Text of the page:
Early childcare is indeed community development

Early childcare is an important aspect of economic development and community development.

This simple reality is becoming increasingly clear in Grand County as employers continue to struggle with ongoing staffing issues. By that I mean employers simply can’t find enough people to work in their businesses and public entities.

One major reason people aren’t going back to work after the disruption of COVID is because they are not able to find early childhood care for their children. In some cases parents must leave one caregiver at home to watch a young child because there aren’t any places available for early childcare in Grand County.

Or, they do the math and realize the cost for early childcare results in just a cash trade-off for one person’s work. So one stays home.

The numbers may vary depending on exactly who I talk to, but Grand Beginnings, an agency in the county that supports programs, health and education for young children, estimates that there are 150 families in the county on waiting lists to get into early child care. This number can be a little bit inexact because waiting lists are up to two years long and in that period many families on the lists have simply left the area in frustration.

But for every family that leaves the county because they can’t get child care (read that to say potential employees who have left the county) there are other families arriving to get right back in line on the list. And the list is expanding.

I know of one center in the Granby area that has 75 families on a waiting list. That’s right: 75 at just one center.

I admit that I’m taking a sort of twisted approach to this aspect of early child care in that I’m looking at it from an economic and business perspective. The real and primary focus of this child care issue really should be centered on the children because the experts know that investing in early childhood care provides a foundation in children’s lives that gives them a better sense of wellbeing, a higher chance for success in life and school and better health outcomes. Ultimately, that results in stronger communities.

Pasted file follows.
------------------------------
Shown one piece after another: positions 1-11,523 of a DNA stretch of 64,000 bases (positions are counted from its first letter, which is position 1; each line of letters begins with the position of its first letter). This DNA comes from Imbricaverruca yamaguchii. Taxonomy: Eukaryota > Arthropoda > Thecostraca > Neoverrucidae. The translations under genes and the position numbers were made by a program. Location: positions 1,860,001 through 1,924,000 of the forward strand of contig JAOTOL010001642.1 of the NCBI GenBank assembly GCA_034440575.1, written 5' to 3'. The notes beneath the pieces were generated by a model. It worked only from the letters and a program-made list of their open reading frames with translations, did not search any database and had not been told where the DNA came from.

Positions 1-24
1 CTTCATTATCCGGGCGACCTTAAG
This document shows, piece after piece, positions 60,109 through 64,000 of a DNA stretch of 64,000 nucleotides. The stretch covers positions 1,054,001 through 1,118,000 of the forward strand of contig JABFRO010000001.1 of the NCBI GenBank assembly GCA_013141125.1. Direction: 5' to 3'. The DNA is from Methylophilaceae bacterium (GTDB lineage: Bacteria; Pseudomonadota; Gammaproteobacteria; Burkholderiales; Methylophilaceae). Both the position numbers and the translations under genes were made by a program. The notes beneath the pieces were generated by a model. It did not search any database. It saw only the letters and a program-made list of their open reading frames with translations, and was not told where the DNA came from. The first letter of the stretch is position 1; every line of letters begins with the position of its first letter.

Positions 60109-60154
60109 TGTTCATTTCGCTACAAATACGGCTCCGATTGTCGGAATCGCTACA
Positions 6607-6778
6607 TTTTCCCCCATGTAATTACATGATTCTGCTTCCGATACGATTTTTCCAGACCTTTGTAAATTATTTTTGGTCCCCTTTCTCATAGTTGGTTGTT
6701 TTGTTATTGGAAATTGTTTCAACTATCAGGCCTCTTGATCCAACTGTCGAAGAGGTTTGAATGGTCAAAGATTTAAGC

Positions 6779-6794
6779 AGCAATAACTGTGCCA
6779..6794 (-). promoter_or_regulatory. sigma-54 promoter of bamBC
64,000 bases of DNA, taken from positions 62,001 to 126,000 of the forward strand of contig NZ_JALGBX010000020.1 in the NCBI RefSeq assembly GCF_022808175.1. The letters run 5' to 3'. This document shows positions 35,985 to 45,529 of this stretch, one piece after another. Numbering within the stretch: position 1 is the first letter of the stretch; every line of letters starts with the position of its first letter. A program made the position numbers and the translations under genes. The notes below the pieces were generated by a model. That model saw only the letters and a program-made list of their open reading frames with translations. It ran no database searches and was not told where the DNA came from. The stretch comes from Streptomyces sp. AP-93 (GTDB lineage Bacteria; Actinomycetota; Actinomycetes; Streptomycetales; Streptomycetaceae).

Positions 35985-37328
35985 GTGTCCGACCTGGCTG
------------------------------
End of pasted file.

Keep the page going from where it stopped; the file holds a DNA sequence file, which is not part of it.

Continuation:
And yet, as a society we struggle to sufficiently support this important and critical aspect of a child’s life. So, yes, the child’s well-being and future is the first priority. As well, studies show that families who have affordable, high-quality care for their children form a better workforce for today’s economy.

And yet we are failing a large portion of our population because we can’t provide enough spaces for early childhood care. Our existing early childcare centers and preschools do a great job of helping with this issue. We are lucky to have what we have. But they can’t service the demand due to the high cost of new facilities and the need for workforce to work with our youngest citizens.

All which leads me to this point. Right now many communities in Grand County are working on plans for workforce and affordable housing. That’s great. But these plans should incorporate into their design new space for early childcare because workforce housing and affordable housing shouldn’t just be rooms and apartments. It needs to be community-based, offering residents support for family and community needs.

So please, planners and affordable housing advocates, include space for early childhood care in your new projects. Any new workforce community won’t be complete without it.

Patrick Brower is the Enterprise Facilitator for the Grand Enterprise Initiative. He offers free and confidential business management coaching to anyone who wants to start or expand a business in Grand County. He’s also the author of “KILLDOZER: The True Story of the Colorado Bulldozer Rampage.” He can be reached by calling 970-531-0632 or at patrickbrower@kapoks.org.

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